The argument presented here is the same thing we've been hearing since the heyday of Napster, but now we have no less a personage than the Attorney General of our country getting involved. Also, we have a worst case scenario of patrons of sites like Morpheus seeing jail time. That sounds–and is–absurd, but, no matter how much you sugarcoat it, distributing copyrighted items without pay is stealing. Yes, as much as the Recording Industry Association of America thinks otherwise, this is an insignificant problem, but stealing is stealing. I'm not saying it's right or wrong–I rarely use the aforementioned sites, so I wouldn't miss them if they met the same fate as Napster–but merely stating what it is. But for all you people who do frequent these places, it's unlikely that they'll target the users themselves, as they'd rather go after the websites.

(Credit: Associated Press)

This leads me into my next selection...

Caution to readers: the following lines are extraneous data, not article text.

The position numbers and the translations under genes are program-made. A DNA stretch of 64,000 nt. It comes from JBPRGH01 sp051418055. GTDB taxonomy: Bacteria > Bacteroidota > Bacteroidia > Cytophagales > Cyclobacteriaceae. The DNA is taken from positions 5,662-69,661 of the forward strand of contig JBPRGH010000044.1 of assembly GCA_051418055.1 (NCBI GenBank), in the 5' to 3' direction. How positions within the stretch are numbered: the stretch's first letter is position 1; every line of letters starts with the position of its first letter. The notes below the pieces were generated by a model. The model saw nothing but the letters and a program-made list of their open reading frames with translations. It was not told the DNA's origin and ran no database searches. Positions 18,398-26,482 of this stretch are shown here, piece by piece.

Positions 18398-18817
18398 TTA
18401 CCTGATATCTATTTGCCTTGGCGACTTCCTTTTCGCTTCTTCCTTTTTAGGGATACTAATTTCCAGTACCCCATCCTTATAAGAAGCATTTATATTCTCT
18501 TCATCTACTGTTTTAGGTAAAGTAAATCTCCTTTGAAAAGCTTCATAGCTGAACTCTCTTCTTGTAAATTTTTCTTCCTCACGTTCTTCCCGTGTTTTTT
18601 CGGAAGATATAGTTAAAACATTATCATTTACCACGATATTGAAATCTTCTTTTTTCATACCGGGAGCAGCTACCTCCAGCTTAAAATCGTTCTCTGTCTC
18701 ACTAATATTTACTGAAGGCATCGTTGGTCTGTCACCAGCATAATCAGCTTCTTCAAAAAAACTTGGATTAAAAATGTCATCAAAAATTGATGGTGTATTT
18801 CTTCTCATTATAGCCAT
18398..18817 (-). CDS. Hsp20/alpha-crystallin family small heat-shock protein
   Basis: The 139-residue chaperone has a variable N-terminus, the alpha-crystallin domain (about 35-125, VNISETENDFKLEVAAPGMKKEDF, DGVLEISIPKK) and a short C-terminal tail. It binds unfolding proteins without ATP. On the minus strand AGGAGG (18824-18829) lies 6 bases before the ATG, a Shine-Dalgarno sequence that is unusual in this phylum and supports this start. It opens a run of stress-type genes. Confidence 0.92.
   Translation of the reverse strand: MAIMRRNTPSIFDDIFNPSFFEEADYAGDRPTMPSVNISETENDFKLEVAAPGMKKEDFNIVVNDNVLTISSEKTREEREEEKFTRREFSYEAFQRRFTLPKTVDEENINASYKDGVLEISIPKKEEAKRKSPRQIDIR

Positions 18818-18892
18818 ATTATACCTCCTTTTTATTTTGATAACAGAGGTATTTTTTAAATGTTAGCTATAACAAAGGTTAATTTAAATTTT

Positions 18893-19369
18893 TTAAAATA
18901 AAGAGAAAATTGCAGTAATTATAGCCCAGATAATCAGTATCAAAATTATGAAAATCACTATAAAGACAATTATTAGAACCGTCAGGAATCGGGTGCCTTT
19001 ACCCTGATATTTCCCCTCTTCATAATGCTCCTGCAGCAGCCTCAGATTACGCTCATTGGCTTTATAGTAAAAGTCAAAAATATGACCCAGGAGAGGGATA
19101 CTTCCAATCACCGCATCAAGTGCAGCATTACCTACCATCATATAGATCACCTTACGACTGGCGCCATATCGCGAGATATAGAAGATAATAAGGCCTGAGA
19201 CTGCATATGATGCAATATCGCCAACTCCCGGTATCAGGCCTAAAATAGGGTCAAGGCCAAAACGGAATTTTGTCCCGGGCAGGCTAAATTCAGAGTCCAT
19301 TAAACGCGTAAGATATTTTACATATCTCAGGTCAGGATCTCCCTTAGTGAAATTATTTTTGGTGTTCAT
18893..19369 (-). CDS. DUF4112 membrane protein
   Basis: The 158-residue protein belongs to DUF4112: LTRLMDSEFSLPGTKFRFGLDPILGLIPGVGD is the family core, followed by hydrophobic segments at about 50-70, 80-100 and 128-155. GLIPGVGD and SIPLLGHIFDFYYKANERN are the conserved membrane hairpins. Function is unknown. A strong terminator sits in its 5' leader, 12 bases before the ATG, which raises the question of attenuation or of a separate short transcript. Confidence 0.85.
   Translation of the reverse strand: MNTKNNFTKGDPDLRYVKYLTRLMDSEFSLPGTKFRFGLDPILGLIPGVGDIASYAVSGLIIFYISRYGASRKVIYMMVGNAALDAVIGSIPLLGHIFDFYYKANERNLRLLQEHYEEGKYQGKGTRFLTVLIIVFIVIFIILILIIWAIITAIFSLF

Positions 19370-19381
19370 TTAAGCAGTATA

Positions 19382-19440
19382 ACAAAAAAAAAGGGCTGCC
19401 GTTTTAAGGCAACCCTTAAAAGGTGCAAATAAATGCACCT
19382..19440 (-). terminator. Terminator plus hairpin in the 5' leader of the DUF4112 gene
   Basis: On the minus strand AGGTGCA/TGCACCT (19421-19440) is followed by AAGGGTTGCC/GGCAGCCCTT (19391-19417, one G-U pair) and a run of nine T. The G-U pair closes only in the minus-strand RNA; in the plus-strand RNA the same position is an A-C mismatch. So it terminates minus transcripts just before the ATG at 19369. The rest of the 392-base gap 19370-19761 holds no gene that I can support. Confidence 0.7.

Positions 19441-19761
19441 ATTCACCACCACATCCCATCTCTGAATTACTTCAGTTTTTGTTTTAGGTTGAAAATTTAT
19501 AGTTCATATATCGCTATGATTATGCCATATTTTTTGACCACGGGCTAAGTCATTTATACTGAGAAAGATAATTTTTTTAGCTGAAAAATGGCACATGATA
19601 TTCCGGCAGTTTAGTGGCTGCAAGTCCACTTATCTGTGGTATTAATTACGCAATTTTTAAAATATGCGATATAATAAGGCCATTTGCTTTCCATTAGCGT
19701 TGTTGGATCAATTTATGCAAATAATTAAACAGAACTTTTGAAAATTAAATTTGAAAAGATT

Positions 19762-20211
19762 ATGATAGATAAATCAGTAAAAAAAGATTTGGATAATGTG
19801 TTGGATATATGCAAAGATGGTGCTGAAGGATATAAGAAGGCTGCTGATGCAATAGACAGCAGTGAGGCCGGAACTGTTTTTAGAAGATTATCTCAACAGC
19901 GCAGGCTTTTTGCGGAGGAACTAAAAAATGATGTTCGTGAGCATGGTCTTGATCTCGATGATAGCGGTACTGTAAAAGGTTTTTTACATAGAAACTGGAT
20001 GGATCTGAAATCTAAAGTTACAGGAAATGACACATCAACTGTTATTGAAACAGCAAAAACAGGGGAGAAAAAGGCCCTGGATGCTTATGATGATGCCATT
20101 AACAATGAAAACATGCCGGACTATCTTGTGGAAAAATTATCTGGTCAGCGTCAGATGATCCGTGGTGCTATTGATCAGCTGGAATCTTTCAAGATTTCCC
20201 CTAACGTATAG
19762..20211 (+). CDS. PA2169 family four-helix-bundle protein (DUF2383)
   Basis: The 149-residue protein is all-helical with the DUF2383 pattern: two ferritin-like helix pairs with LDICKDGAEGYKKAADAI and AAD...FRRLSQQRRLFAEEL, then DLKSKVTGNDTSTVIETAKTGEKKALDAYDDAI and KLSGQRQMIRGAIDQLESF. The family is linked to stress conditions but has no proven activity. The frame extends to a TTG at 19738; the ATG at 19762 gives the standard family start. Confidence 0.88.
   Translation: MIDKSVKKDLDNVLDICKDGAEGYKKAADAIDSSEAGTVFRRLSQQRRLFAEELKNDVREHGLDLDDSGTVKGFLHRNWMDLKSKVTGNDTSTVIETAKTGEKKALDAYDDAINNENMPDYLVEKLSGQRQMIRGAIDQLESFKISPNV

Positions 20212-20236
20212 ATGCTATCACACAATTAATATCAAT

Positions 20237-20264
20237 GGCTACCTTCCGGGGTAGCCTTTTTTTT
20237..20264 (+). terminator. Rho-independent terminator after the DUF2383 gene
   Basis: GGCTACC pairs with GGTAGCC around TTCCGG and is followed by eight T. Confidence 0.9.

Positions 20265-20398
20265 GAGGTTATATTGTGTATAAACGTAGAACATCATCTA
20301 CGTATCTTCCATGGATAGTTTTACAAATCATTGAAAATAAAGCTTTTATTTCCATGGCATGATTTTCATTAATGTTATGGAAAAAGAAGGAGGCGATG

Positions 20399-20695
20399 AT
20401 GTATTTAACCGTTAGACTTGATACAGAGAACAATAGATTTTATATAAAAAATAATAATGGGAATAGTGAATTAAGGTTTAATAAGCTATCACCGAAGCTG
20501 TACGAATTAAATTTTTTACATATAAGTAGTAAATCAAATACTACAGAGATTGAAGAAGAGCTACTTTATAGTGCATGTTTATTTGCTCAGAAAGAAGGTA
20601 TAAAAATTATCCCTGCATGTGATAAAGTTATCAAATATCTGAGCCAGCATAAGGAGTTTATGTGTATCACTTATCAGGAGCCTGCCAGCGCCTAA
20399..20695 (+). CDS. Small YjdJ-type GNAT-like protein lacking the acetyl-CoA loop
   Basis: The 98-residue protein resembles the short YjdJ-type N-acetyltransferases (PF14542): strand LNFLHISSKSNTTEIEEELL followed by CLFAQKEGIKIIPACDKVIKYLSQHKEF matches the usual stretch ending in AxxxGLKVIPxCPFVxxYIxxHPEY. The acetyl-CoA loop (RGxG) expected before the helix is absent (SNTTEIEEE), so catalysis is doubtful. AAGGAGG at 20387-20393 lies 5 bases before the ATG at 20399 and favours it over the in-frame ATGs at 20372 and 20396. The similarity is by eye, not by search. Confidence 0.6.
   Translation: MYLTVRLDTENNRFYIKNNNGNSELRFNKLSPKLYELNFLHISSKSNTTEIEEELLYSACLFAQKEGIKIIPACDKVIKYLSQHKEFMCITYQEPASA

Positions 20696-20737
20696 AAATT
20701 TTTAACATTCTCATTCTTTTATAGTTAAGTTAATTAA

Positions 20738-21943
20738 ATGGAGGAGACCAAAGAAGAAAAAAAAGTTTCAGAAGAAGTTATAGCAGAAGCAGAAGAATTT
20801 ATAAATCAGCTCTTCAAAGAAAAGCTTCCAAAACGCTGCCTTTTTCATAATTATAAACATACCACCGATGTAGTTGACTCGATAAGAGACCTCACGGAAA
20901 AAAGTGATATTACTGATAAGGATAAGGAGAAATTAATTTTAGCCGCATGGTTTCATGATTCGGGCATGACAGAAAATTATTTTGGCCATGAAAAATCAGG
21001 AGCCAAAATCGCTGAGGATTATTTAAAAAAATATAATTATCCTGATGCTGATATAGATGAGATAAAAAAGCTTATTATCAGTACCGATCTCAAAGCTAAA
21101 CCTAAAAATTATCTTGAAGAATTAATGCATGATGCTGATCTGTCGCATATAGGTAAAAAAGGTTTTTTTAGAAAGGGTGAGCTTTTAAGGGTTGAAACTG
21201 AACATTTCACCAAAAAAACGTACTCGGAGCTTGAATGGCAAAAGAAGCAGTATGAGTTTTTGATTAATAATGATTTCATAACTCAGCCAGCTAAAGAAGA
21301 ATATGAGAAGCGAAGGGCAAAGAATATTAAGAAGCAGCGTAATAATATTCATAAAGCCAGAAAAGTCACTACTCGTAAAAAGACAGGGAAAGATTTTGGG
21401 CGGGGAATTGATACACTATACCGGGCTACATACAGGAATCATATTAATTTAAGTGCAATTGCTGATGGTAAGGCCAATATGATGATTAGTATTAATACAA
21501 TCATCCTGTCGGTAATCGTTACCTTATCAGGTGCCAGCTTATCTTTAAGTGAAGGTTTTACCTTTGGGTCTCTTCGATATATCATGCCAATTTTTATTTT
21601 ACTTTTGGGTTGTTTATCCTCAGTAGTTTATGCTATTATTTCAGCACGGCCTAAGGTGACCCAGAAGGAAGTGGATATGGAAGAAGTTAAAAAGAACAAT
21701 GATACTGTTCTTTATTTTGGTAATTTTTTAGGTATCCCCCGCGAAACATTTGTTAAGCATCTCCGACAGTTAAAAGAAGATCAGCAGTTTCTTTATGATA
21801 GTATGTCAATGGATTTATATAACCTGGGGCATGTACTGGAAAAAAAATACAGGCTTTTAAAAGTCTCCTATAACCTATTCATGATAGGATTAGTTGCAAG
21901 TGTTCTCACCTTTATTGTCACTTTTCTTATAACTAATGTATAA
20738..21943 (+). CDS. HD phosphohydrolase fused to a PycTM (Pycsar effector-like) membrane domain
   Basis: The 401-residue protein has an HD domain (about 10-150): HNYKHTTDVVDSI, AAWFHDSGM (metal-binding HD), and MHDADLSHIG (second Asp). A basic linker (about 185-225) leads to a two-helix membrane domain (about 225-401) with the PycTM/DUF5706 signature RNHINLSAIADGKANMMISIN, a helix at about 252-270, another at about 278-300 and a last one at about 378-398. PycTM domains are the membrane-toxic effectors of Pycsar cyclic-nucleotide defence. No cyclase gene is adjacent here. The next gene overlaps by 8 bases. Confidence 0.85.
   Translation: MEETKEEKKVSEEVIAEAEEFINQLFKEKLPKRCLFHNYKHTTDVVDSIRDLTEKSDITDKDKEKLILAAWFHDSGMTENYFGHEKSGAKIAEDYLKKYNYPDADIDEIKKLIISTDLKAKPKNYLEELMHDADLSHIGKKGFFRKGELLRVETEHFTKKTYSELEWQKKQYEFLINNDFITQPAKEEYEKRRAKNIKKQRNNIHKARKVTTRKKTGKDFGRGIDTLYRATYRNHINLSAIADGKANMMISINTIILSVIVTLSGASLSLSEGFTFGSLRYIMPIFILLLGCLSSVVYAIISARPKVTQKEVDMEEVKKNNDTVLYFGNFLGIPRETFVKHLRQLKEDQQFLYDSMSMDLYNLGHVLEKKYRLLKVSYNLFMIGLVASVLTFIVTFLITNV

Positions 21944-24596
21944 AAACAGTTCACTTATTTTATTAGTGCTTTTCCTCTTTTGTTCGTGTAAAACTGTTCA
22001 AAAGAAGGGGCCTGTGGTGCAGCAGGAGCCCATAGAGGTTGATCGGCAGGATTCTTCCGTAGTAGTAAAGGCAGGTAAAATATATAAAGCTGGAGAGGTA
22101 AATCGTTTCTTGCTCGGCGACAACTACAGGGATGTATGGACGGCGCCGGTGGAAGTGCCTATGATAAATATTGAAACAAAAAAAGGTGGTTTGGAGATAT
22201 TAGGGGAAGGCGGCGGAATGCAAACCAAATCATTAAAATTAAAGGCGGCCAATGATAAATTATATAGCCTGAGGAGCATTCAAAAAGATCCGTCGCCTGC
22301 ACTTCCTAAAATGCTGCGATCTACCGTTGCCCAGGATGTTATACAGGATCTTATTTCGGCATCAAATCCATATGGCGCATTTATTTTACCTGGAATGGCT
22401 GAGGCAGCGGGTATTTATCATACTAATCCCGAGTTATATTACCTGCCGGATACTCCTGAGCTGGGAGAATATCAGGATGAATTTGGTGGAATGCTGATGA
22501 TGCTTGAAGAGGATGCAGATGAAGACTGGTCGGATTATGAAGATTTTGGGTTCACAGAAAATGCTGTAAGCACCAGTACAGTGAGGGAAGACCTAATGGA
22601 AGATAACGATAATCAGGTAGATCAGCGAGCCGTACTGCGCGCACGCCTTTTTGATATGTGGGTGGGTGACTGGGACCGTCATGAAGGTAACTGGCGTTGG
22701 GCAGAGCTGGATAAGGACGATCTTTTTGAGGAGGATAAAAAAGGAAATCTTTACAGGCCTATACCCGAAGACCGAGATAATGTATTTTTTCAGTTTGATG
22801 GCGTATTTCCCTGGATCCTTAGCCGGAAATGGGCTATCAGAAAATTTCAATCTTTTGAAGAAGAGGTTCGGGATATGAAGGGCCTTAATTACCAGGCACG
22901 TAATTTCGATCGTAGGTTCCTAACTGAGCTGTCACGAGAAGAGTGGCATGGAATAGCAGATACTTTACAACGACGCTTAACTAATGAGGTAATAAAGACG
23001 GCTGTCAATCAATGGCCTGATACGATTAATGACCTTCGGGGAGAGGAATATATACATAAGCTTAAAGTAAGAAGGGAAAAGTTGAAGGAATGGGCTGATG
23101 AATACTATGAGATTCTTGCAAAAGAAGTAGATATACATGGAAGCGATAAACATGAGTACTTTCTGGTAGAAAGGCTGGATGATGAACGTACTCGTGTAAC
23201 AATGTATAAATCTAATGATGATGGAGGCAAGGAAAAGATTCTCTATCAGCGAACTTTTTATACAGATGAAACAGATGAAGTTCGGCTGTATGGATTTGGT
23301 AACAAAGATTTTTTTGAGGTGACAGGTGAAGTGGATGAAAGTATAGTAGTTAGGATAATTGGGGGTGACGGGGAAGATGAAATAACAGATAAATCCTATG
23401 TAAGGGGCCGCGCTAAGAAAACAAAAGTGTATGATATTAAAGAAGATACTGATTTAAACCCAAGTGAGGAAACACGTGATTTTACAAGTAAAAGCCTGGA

The musicians think you're getting ripped off, too

The reason so-called peer-to-peer groups like Kazaa have flourished is simple: Record companies charge too damn much for CDs. You step into any record store at any mall in this country, and you'll find compact discs as high $19.99. Why would anyone in their right mind pay that much for a CD? (I don't. You can go to a place like Best Buy and find a CD from practically any genre of music for under fifteen bucks, but anyway...) Well, a trip to (a place I avoided like the plague until I got this music news gig) has shown that the artists feel the same as you. As ex-Soul Coughing singer Mike Doughty states, "Who wants to spend $20 when your friend will burn you copy of the one good song on the CD? Not me."